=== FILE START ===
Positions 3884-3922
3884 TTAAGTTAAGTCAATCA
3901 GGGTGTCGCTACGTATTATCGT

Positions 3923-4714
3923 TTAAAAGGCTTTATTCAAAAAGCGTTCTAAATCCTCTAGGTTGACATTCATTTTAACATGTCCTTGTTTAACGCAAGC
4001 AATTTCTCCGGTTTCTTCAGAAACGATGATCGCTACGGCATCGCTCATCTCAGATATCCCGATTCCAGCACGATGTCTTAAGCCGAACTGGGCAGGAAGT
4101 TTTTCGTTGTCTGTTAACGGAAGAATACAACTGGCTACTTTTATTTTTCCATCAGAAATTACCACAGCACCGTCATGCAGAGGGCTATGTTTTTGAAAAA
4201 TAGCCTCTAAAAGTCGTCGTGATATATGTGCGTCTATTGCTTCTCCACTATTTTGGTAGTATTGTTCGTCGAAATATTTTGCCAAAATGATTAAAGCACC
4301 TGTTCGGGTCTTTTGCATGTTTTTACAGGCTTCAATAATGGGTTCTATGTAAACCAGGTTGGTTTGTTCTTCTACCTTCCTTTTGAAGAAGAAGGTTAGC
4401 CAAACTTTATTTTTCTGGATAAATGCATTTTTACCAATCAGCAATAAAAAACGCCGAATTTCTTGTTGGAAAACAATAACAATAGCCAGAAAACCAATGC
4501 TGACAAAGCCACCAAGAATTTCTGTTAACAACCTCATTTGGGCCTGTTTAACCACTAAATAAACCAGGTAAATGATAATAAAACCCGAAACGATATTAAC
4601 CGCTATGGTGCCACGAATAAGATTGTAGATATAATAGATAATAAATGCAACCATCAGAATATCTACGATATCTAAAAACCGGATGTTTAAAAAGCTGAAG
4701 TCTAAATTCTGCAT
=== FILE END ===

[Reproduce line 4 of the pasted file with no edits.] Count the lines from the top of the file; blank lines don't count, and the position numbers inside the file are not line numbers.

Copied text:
Positions 3923-4714